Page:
“it is for the people of Ireland alone, by agreement between the two parts respectively and without external impediment, to exercise their right of self-determination on the basis of consent, freely and concurrently given, North and South, to bring about a United Ireland, accepting that this right must be achieved and exercised with and subject to the agreement and consent of a majority of the people of Northern Ireland”.
The Agreement allows those born in the North to be British, Irish, both or neither.
The Agreement is made up of three strands, together representing the relationships that exist within and between the islands of Britain and Ireland.
Strand One provides for the NI Assembly and Executive at Stormont where elected political parties could share power.
Strand Two provides for an All-Ireland North/South Ministerial Council and 7 cross-border bodies. All Ministers in the North and all Ministers in the Irish Government meet in plenary and sectoral formats to develop co-operation between both parts of Ireland. These institutions were predicated on both the British and Irish Governments being members of the EU.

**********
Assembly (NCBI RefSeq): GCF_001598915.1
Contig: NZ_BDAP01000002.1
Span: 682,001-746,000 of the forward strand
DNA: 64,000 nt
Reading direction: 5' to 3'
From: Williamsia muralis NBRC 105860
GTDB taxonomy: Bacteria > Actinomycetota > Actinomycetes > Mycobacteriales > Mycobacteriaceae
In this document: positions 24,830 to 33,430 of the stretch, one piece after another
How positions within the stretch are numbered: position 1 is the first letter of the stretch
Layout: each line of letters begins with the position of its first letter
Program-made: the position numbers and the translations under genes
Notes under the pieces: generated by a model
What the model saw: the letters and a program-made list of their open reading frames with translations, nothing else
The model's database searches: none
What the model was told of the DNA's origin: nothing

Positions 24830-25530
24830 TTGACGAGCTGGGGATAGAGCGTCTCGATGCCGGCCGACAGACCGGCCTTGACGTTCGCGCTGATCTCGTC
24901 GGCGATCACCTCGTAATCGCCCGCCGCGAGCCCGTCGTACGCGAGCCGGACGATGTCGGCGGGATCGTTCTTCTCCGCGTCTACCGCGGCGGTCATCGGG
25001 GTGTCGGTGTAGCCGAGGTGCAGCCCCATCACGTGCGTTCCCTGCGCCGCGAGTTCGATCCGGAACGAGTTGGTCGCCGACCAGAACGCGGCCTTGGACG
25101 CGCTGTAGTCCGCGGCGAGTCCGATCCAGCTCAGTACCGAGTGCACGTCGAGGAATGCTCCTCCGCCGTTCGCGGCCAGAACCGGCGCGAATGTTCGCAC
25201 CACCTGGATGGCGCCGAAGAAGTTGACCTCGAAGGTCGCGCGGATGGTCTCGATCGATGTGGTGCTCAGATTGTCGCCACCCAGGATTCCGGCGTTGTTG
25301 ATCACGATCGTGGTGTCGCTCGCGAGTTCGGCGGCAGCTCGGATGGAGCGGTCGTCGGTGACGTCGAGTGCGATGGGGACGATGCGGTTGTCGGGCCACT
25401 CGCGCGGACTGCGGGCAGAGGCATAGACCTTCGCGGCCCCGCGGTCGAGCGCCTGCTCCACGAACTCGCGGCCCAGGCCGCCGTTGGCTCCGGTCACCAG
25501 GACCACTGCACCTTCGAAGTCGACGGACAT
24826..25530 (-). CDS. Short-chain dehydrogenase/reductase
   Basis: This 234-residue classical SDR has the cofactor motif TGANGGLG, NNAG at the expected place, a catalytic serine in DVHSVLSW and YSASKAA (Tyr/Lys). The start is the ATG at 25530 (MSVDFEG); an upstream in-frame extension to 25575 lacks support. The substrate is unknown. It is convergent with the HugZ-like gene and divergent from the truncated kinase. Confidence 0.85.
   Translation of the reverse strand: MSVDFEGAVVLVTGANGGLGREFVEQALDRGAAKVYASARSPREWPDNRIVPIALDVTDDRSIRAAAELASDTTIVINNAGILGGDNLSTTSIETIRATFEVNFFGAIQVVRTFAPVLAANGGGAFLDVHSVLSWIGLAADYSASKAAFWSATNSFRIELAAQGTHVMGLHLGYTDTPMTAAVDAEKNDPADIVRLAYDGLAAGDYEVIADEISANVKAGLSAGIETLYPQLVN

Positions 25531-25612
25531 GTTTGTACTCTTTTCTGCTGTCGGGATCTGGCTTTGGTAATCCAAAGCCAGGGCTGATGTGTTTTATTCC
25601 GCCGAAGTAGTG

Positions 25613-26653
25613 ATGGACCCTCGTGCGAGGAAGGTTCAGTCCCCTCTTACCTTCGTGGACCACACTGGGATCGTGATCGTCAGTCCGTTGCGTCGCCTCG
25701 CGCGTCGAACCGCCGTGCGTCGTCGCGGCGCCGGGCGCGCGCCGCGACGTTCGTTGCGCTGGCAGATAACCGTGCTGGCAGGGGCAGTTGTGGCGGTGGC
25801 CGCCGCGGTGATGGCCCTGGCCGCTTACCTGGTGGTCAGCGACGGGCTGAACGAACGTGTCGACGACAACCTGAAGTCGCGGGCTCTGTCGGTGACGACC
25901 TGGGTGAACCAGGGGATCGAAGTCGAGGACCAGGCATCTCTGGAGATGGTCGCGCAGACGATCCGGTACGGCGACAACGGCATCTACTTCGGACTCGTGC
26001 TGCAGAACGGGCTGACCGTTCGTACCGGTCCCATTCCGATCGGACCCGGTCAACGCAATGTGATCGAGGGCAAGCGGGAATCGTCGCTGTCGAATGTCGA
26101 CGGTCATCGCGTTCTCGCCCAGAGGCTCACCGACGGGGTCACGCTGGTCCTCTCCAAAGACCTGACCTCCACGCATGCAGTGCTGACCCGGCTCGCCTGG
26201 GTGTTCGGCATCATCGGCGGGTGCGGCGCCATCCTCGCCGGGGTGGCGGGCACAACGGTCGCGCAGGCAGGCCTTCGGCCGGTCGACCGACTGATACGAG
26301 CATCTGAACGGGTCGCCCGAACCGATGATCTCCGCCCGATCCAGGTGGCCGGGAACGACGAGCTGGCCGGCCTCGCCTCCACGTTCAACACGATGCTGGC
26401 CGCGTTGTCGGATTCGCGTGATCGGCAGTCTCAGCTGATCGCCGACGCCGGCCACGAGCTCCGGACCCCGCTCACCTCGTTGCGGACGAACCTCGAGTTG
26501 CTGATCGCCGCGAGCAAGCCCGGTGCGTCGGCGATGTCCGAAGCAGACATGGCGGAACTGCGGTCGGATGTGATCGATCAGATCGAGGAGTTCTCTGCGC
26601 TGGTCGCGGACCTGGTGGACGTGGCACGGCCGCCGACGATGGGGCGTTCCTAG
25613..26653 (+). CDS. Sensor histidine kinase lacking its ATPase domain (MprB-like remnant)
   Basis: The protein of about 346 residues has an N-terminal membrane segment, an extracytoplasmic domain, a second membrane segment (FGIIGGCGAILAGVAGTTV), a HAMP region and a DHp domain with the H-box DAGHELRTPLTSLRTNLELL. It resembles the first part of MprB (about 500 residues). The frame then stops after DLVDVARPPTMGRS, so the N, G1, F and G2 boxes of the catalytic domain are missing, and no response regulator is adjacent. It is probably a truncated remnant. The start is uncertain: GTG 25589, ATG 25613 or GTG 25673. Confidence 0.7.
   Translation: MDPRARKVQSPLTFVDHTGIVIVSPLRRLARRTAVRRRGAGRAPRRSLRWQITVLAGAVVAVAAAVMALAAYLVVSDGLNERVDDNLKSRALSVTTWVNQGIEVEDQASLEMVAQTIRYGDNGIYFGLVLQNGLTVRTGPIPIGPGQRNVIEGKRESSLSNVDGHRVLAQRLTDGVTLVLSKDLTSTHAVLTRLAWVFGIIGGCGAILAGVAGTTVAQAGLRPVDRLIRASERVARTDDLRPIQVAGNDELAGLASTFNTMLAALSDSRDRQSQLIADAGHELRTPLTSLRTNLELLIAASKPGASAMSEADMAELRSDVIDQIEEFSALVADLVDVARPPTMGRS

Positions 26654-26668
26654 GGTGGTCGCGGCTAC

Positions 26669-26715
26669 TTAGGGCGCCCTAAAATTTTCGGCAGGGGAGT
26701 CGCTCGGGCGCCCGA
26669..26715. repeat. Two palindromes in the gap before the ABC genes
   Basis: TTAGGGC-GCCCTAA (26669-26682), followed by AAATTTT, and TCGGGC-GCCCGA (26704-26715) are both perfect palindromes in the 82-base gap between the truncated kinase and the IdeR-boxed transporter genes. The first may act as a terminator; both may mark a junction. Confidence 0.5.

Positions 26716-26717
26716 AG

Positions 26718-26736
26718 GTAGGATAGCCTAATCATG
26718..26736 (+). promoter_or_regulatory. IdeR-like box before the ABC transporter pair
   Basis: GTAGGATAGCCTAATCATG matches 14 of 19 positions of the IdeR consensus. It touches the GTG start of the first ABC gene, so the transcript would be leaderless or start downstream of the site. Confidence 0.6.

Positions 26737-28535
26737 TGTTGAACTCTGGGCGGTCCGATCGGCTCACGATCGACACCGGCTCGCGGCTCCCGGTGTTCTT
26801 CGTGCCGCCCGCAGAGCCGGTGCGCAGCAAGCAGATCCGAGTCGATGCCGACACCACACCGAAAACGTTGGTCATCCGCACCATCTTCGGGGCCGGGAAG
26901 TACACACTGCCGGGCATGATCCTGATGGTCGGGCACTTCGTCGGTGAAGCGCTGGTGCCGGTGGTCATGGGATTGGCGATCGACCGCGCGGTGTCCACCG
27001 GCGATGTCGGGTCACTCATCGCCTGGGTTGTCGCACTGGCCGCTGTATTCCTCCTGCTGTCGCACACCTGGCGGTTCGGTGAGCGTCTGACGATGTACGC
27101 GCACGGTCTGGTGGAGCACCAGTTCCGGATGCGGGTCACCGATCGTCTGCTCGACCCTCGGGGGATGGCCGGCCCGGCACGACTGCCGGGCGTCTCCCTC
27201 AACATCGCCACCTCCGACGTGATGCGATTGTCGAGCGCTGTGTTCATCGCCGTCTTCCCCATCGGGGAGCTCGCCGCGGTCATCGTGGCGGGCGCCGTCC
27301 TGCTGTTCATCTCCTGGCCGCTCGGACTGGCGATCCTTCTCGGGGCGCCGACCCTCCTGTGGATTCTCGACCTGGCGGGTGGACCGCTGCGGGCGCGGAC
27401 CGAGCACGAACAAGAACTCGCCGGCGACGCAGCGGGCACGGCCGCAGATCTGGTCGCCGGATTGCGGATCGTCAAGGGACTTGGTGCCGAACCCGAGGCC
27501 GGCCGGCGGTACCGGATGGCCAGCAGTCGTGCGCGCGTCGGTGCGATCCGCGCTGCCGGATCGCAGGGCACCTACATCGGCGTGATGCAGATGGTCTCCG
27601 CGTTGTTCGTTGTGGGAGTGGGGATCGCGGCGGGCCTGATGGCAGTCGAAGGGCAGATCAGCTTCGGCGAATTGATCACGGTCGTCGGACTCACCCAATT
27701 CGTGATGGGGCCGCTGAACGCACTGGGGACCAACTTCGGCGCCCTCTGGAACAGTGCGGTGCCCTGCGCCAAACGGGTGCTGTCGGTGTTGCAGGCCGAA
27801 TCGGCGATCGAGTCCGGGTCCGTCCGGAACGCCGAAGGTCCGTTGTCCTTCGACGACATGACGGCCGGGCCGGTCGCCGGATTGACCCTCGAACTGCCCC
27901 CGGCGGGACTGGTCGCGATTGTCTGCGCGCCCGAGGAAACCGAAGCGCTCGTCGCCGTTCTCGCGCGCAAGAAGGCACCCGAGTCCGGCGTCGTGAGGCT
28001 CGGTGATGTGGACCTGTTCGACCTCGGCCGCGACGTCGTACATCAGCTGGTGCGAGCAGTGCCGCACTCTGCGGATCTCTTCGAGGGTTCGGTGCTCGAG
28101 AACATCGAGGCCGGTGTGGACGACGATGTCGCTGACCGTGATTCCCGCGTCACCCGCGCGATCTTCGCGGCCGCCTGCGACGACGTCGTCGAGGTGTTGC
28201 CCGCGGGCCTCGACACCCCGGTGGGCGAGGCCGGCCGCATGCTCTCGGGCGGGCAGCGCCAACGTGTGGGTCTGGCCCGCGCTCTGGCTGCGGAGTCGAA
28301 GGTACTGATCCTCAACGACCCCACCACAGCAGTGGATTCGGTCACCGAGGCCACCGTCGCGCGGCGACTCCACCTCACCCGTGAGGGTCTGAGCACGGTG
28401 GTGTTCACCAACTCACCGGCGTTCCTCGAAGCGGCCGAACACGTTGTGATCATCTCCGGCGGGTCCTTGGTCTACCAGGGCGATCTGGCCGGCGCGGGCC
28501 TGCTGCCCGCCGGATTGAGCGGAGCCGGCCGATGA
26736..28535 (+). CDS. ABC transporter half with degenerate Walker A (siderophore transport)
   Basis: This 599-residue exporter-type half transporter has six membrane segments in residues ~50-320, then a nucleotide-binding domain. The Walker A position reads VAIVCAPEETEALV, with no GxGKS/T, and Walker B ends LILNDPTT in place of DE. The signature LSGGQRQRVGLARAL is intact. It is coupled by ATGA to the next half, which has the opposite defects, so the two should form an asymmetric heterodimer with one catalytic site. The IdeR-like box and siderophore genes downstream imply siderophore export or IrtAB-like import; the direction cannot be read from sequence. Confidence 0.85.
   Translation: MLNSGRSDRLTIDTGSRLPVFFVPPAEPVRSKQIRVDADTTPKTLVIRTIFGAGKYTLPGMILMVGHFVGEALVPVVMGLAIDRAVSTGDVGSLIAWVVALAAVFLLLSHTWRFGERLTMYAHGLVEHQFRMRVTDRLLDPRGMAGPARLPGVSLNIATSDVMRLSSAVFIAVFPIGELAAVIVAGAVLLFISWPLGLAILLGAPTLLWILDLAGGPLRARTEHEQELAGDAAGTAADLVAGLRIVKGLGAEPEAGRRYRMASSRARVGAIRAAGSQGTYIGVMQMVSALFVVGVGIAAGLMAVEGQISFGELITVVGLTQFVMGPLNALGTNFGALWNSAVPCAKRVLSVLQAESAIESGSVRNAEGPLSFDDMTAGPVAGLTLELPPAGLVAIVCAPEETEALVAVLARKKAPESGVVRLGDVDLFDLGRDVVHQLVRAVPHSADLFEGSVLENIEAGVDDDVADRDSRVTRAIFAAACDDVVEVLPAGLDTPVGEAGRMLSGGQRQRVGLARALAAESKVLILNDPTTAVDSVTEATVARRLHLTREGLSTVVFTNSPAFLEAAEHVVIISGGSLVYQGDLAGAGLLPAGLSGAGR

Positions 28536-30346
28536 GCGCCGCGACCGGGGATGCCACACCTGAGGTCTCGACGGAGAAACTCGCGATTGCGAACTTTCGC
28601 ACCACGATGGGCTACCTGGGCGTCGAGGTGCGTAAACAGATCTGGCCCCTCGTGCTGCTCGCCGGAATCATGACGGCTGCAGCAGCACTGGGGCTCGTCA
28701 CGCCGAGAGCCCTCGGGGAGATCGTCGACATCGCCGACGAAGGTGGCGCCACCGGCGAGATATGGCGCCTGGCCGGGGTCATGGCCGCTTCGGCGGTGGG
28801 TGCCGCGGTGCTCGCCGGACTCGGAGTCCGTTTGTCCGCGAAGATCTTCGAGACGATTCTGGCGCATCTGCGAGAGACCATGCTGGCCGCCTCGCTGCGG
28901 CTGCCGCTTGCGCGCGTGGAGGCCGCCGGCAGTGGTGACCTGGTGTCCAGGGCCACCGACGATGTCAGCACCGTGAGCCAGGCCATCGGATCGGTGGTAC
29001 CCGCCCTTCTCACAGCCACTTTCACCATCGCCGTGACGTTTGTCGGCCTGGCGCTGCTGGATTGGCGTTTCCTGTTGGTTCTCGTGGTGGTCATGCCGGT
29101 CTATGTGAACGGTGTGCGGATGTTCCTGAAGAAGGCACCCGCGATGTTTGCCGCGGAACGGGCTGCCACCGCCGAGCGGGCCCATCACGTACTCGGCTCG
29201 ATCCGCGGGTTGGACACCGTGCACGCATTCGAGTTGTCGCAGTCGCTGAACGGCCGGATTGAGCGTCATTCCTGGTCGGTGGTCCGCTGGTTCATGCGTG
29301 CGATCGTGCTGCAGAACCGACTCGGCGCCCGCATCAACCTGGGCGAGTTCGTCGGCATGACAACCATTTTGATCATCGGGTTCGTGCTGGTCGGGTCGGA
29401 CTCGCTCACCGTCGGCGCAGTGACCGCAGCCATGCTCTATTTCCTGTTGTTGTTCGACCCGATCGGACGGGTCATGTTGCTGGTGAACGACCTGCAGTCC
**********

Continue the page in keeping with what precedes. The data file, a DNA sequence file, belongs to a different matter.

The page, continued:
Strand Three provides for the British-Irish Council to promote relationships between Ireland and Britain and includes the Governments of Wales, Scotland, Guernsey, Jersey, Isle of Man, the North of Ireland and the British and Irish Governments.
Prior to the signing of the Good Friday Agreement, security checkpoints existed on the border between the North and South of Ireland.
British Army military installations, which had been built and reinforced from the 1970s onwards, were symbols of division and conflict.
The Common Travel Area, full EU membership, and the peace process combined have meant that for the past 20 years both customs posts and immigration checkpoints on the Irish border have become unnecessary.
People’s daily lives in the border region have been transformed.
The invisible border on the island of Ireland has become the greatest symbol of peace.
Any reversal will have huge adverse economic, social, political, security impacts on people both in border communities and on the island as a whole.
This was recognised by all parties across the political divide on the back of the referendum in 2016.
The irony today is that DUP Leader Arlene Foster along with the late Martin McGuinness wrote to Theresa May on 10 August 2016.
This is part of what they said which in fact sums things up well…
“Dear Prime Minister,
“Firstly, and most obviously, this region is unique in that it is the only part of the U.K. which has a land border with an EU member state.
“There have been difficult issues relating to the border throughout our history and the peace process.